For more information contact John Spriggins 972-238-6339 or email email@example.com.
Gallery Hours are from 10a – 5p M-F (most days)
Juan Cruz is a budding young artist studying at Richland College. His installation Work in Progress is a testament to his creativity, skill, and hard work at developing himself into a professional artist. Stop by and view his work in Fannin Hall Gallery East.
Brazos Gallery and HFPA would like to invite you to view the Annual Faculty Art Exhibition beginning Nov 4 at 10am. The exhibition will be open from 10a -4pm M-F from Wednesday Nov 4 – Tuesday Nov 24. Please stop by and bring your students for a reception Tuesday Nov 10th from 12-1pm. This is an exciting and dynamic show, so do not miss it!!!
For question about the show, please contact the Gallery Director, John Spriggins at firstname.lastname@example.org or 972-238-6339.
Brazos Gallery and Humanities Fine & Performing Arts are proud to present Fiber Visions: works by DAFA, Dallas Area Fiber Artists. Make sure you stop by to view this wonderful group exhibition of colorful and innovative works. Also, mark your calendar for the reception Thursday October 15th in Brazos Gallery from 12-1pm. There will be a talk given by Professor Brenda McKinney.
There will be an additional reception Thursday Oct 15th at 6pm for the public.
Opening: Oct 1
Daytime Reception: Oct 15th, 12-1pmEvening Reception: Oct 15th, 12-1pm
Gallery Talk: Brenda McKinney
Closing Date: Oct 31st
DAFA website: http://www.dallasfiberartists.org/
Seven is an exhibition conceived of by Michael Giovanni Valderas and John Spriggins. Our vision for this exhibition is to create a site-specific temporary art exhibition/installation that showcases the excellence of visual arts education provided by all seven colleges of the DCCCD. We envisioned faculty and students working together teaching and learning. As a partner in this project, the City of Dallas has agreed to allow us to use City Hall as the exhibition space.
The mission of this exhibition is twofold:
• Educate students about public art and career opportunities associated with creating art for public spaces.
• Develop a relationship with the City of Dallas for future exhibitions.
It was our belief that the City Hall building with its classic Brutalism architecture would be perfect for ambitious collaborative artworks. Utilizing the buildings vast spaces and creating dynamic works of art would bring a sense of excitement and electricity to the citizens of Dallas. We imagined this as an exceptional opportunity for faculty to collaborate, mentor, and educate students about the role of art in public spaces.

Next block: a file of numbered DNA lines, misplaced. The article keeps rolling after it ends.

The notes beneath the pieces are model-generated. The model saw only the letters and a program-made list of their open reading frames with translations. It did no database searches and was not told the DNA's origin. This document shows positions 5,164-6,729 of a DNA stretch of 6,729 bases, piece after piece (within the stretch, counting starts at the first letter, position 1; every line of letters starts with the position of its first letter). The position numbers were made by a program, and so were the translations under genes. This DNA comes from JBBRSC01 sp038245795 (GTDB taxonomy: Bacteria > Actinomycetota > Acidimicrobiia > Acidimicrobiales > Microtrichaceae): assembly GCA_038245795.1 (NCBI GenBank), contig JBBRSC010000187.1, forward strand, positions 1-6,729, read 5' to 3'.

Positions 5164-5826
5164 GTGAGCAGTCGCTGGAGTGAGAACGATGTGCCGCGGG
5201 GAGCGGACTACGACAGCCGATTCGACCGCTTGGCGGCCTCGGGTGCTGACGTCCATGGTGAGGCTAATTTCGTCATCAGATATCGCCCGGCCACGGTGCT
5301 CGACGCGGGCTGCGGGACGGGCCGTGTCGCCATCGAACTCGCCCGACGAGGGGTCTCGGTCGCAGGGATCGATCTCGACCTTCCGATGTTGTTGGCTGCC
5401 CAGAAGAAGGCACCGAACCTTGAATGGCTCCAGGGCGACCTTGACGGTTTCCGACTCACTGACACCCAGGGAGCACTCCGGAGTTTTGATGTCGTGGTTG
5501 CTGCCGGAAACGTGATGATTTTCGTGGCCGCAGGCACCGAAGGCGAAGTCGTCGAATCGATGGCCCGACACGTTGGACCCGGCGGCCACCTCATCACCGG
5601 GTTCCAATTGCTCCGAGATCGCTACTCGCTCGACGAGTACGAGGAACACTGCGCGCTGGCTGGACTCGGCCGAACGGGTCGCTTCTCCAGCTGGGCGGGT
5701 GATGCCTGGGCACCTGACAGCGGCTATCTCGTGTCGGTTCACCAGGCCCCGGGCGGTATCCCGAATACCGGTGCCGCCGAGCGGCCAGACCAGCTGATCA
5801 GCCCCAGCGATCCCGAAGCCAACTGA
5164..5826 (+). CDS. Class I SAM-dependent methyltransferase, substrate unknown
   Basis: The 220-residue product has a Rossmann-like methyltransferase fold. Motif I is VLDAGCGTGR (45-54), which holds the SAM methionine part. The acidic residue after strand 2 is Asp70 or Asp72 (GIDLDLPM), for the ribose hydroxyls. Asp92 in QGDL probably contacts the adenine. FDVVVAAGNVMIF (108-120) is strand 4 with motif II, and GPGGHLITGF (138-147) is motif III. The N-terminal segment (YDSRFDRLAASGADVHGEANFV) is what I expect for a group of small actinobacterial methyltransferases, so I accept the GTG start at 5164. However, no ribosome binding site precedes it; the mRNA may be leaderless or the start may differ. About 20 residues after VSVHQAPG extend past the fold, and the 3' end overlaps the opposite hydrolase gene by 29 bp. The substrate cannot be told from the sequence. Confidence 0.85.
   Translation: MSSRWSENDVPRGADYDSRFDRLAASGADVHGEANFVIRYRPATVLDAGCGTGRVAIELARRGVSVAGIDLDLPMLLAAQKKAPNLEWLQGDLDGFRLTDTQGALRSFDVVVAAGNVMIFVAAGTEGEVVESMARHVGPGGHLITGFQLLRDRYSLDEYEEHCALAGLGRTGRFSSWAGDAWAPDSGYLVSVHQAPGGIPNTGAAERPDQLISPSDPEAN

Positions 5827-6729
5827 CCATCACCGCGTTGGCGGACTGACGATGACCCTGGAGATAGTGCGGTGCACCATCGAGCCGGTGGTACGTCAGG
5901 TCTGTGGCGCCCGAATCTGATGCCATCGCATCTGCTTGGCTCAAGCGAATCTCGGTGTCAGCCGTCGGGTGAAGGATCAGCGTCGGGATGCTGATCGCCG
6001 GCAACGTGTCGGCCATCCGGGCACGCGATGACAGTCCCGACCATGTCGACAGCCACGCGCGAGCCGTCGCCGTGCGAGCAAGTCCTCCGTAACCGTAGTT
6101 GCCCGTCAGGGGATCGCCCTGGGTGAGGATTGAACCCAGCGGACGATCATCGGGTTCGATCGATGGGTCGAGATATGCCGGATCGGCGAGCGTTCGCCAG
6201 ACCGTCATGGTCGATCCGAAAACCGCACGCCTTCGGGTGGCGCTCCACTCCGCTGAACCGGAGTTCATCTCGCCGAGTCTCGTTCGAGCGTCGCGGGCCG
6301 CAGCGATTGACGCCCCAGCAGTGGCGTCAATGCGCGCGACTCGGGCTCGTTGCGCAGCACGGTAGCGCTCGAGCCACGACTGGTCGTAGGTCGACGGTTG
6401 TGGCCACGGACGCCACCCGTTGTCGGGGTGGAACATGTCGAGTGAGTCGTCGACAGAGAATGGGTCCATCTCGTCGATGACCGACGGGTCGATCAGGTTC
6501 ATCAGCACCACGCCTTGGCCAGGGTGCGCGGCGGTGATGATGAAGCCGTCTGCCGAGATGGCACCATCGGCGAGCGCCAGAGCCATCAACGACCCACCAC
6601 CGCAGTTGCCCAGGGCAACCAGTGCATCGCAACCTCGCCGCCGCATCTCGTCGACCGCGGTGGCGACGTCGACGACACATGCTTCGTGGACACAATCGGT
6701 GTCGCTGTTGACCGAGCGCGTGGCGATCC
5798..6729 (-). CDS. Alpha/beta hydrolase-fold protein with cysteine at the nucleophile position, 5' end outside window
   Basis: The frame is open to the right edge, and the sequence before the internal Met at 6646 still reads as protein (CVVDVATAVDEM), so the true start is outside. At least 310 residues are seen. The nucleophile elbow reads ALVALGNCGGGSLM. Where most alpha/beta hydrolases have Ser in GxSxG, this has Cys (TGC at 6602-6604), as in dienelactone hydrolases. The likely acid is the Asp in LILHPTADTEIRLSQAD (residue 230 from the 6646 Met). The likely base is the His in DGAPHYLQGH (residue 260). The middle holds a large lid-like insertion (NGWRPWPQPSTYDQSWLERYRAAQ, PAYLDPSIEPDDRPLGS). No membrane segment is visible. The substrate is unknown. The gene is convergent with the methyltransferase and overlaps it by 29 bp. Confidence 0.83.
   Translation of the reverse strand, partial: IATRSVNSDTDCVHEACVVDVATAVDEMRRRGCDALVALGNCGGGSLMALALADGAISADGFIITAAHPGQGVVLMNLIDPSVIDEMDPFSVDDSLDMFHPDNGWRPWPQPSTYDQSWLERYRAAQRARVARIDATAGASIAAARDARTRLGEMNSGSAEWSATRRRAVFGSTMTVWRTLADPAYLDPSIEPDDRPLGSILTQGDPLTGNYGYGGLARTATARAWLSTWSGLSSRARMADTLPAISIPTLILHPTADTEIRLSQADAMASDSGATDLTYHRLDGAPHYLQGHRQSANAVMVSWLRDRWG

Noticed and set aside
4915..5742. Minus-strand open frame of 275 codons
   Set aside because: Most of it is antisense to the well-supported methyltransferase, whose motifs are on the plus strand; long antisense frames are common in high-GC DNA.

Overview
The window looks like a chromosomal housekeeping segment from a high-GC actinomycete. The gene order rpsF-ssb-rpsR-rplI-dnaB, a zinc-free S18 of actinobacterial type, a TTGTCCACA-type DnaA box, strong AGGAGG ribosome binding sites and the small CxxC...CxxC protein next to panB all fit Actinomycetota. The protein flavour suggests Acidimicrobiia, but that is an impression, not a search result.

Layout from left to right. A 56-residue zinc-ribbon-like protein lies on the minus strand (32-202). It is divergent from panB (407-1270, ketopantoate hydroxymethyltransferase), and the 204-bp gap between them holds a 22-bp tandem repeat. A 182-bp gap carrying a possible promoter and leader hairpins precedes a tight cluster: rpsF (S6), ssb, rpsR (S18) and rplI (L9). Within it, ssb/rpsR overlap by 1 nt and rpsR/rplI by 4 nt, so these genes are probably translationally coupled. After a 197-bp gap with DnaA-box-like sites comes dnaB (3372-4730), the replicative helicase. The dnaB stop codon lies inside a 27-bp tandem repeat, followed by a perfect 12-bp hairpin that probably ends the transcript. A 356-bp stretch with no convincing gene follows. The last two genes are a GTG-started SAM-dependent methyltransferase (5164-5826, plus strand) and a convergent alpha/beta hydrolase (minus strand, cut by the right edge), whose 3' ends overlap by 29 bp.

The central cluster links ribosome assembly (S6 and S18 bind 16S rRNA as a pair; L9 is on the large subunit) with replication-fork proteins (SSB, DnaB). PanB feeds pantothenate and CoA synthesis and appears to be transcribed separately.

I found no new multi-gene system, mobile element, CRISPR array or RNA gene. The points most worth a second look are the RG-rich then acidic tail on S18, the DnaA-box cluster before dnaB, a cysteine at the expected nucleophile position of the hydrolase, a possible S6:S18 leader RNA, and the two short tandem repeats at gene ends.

Brookhaven College: Constructed Nature
This installation grows along the wall and onto floor, with “wild flowers” growing out of the wood structures. These wild flowers are created out of 3D printed PLA plastic and rusted welding wire. We see the installation as referencing local flora such as vines, ivy, and wild flowers and bring textures and forms similar to the ones seen in nature. By utilizing wood, wire, plastic and moss, we have created an organic installation alluding to growth, and the reverse invasion of nature into a concrete space. The OSB plywood, masonite, welding wire and PLA plastic are left exposed and in a raw state in order to stay true to the nature of each material.
Cedar Valley College: Biolithe
Our submission to the exhibition titled Biolithe is a celebration of Texas flora and fauna. It is the natural progression from a mural project envisioned by Epstein on the subject of sustainability that will be a permanent legacy at Cedar Valley College. The mural is a learning lab involving 60-70 students on a subject that is an educational focus for the DCCCD.
The monolithic form of Biolithe references the dynamic architecture and inventiveness of the Dallas skyline seen through the window of the flagroom site which was selected to serve as a frame for the piece. We see the view as part of the artistic statement. The work is intended to showcase the plant and wildlife of our region and champion its preservation within the context of city life.
Eastfield College: Fourside/People Project